Dave Winslow: Ungodly teachings about LGBTQ drive people away from LDS Church

(Scott Sommerdorf | The Salt Lake Tribune) Elder Dallin H. Oaks delivers his talk "Opposition in All Things" at the afternoon session of the 186th annual General Conference of the LDS Church, Sunday, April 3, 2016.

I am a 60-plus, returned missionary, temple married, father of eight, lifelong member of The Church of Jesus Christ of Latter-Day Saints. The church taught me we are all brothers and sisters, our highest calling is parenthood and we emulate God as we truly love our children.

The rate of church membership growth has slowed markedly in my lifetime. Today, three-fourths of millennials leave the church alongside many from earlier generations. Reasons for this exodus include a lack of trust that church leaders are truthful regarding controversial issues, the inaccurate portrayal of church history and the unfair treatment of the LGBTQ.

After a daughter disclosed her homosexuality, I was motivated to study the teachings on homosexuality of church leaders I revered, from President Spencer W. Kimball to Russell M. Nelson. The uninspired and ungodly teachings on homosexuality of these leaders were in opposition to what I know about my daughter. She is a beloved daughter of heavenly parents who was born without sin and homosexual. This absolute knowledge created cognitive dissonance and led me to question whether church leaders are truly inspired.

The original November 2015 policy – same-sex married members are in apostasy and their children cannot receive priesthood ordinances – closely matched the policy on polygamous members and their children. The ensuing confusion required clarification via First Presidency letter just one week after the original policy was leaked. Yet two months later Elder Russell M. Nelson stated that the policy was a revelation from God.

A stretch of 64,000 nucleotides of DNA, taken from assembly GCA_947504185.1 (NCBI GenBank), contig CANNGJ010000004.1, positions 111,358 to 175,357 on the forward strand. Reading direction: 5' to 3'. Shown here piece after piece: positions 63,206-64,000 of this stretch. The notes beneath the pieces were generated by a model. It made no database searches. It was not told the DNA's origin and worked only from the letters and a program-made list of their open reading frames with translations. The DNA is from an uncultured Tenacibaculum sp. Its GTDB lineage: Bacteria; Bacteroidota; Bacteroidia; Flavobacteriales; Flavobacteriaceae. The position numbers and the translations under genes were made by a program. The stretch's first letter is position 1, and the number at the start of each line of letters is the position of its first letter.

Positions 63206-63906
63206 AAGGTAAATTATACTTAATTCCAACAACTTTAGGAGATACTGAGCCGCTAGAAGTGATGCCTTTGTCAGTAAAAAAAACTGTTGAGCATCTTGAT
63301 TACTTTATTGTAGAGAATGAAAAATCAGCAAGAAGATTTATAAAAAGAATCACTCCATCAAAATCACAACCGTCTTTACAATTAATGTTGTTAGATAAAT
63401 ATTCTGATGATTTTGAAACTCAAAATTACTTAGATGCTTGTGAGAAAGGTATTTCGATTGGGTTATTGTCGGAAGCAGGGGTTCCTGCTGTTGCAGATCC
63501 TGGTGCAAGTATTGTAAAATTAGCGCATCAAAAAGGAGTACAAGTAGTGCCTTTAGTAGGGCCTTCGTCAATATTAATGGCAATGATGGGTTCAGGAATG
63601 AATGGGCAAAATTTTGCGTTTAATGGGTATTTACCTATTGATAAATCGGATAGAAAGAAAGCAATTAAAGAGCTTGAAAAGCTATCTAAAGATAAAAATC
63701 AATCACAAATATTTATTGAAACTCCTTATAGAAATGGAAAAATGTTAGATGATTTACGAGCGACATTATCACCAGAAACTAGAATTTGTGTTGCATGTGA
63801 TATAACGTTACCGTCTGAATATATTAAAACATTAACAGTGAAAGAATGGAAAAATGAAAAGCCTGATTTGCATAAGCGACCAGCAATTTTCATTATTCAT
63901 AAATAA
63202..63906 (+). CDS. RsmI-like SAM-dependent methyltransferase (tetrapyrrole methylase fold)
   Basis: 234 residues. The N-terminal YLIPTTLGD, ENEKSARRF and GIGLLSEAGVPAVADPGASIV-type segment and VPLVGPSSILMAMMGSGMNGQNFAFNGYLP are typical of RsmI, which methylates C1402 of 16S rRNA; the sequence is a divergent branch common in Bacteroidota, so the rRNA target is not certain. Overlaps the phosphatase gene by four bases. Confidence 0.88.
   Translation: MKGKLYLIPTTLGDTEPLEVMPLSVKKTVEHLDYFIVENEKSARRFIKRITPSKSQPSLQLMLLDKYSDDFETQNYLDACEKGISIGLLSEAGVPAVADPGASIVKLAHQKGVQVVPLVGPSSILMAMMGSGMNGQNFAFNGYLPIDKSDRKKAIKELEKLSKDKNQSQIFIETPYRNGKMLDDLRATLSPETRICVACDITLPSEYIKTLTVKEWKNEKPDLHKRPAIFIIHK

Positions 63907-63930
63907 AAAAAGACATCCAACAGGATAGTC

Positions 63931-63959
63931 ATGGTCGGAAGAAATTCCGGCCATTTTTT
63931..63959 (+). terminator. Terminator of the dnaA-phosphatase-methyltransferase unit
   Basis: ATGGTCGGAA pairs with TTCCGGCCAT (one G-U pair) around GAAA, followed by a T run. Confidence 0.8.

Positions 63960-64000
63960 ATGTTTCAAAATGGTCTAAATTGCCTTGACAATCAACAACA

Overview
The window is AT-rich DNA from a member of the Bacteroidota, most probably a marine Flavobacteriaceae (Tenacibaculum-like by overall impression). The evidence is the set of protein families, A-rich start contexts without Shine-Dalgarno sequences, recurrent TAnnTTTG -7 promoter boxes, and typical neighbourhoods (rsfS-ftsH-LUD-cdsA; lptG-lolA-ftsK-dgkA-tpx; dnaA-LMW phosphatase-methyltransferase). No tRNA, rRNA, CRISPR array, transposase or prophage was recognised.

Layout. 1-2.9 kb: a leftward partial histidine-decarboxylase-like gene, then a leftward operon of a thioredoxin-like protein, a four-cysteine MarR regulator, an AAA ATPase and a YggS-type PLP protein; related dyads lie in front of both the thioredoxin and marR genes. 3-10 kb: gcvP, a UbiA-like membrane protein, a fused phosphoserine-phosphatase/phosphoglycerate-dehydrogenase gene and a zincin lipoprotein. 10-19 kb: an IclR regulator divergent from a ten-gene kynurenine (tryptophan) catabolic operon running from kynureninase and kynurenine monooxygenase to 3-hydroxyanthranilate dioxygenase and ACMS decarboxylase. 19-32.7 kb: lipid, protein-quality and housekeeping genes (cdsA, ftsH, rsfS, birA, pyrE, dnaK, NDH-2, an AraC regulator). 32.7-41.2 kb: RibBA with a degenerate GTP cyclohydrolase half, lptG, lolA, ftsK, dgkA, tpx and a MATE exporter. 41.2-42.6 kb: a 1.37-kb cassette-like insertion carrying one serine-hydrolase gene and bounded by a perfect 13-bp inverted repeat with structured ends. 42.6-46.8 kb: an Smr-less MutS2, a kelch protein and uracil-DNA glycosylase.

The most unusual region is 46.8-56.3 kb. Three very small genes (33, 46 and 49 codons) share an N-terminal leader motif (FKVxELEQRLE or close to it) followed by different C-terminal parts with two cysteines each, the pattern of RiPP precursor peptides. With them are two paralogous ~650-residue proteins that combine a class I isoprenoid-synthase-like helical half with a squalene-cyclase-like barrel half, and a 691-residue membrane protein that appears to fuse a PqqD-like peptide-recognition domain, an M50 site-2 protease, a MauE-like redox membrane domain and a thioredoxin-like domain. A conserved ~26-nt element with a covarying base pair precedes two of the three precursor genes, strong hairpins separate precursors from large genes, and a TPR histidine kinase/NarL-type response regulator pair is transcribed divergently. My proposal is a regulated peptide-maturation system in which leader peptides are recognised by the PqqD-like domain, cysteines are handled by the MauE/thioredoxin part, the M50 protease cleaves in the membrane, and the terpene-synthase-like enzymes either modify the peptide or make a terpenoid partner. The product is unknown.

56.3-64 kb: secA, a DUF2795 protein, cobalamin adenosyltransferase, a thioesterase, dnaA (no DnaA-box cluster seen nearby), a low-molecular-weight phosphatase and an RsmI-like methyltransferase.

In April 2019, the church changed the policy and announced these same married same-sex members are only transgressors and, with bishop approval, their children are ordinance eligible. Five months later, Nelson stated that both the original policy and the reversal are revelations.

I disagree. God’s inspiration feels absent in this timeline.

The uncanonized Proclamation on the Family has been weaponized in opposition to LGBTQ rights, particularly by President Dallin H. Oaks. He has led the church’s anti-LGBTQ efforts with unscientific and un-Christlike rhetoric for decades. These teachings damage precious spirits and destroy faith. Is the resultant spiritual harm to members just collateral damage; and the membership resignations and LGBTQ suicides acceptable losses in the church’s battle?

Do we comprehend that faithful LGBTQ members must sacrifice their right to fully love another person in a legal marriage relationship, a core part of our earthly experience, when choosing lifelong celibacy? Alternatively, if they choose love and marriage; they are judged and shunned by the church, fellow members and family. Something precious is lost with either choice. What would you choose if faced with this situation?

This policy of lifelong celibacy for LGBTQ members appears to be based on church leader’s lack of godly empathy and prophetic vision. Rather than envision expansive doctrine like Joseph Smith or President Kimball, church leaders declare “that’s how it’s always been” or “the world may change but God does not change.” Proverbs 29:18 states “Where there is no vision, the people perish.” The church continues to repeat past mistakes, again subjecting a minority to un-Christlike treatment.

Church members sustain the First Presidency and Twelve Apostles as prophets, seers and revelators. Church teachings state these leaders will never lead us astray. However, if church leaders cannot distinguish revelation from confirmation bias or personal opinion, can we trust their teachings and pronouncements? Have church leaders truly and humbly petitioned God – following President Kimball’s example – to understand His plan for the LGBTQ?

I again implore the leaders of the church to emulate the Savior’s love to seek true revelation with empathy, strength and humility regarding God’s plan of salvation for the LGBTQ.

Dave Winslow

Dave Winslow is a civil engineer with 35 years of experience. He is inspired by the courage of all who struggle for equality.